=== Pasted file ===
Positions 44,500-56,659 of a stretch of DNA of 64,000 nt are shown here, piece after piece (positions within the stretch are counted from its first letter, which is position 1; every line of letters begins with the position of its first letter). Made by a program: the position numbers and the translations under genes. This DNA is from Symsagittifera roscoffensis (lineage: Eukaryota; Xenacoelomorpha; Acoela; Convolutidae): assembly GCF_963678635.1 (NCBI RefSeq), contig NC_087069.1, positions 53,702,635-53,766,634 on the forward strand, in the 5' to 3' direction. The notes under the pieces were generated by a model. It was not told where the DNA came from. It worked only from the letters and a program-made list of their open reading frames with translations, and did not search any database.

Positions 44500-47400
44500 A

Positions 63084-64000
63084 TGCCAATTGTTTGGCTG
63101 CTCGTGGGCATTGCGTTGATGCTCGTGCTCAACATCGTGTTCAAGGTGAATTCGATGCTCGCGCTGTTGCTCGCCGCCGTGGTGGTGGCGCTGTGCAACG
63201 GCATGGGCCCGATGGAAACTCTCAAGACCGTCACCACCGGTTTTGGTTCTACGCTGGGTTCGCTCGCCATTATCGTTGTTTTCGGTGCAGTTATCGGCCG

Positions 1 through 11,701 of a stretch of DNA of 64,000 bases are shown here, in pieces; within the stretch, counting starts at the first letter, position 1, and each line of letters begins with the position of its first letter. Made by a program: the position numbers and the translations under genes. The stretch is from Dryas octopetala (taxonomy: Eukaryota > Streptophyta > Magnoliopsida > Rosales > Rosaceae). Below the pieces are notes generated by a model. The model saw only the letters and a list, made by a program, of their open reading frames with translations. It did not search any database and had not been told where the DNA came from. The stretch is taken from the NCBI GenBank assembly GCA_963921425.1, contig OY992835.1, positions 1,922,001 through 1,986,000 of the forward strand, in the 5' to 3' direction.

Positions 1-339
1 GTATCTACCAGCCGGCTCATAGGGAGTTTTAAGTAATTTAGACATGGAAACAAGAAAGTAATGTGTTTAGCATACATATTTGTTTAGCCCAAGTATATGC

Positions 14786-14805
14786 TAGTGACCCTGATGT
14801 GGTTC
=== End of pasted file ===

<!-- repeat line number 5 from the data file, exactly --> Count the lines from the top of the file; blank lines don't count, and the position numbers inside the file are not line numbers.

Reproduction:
63084 TGCCAATTGTTTGGCTG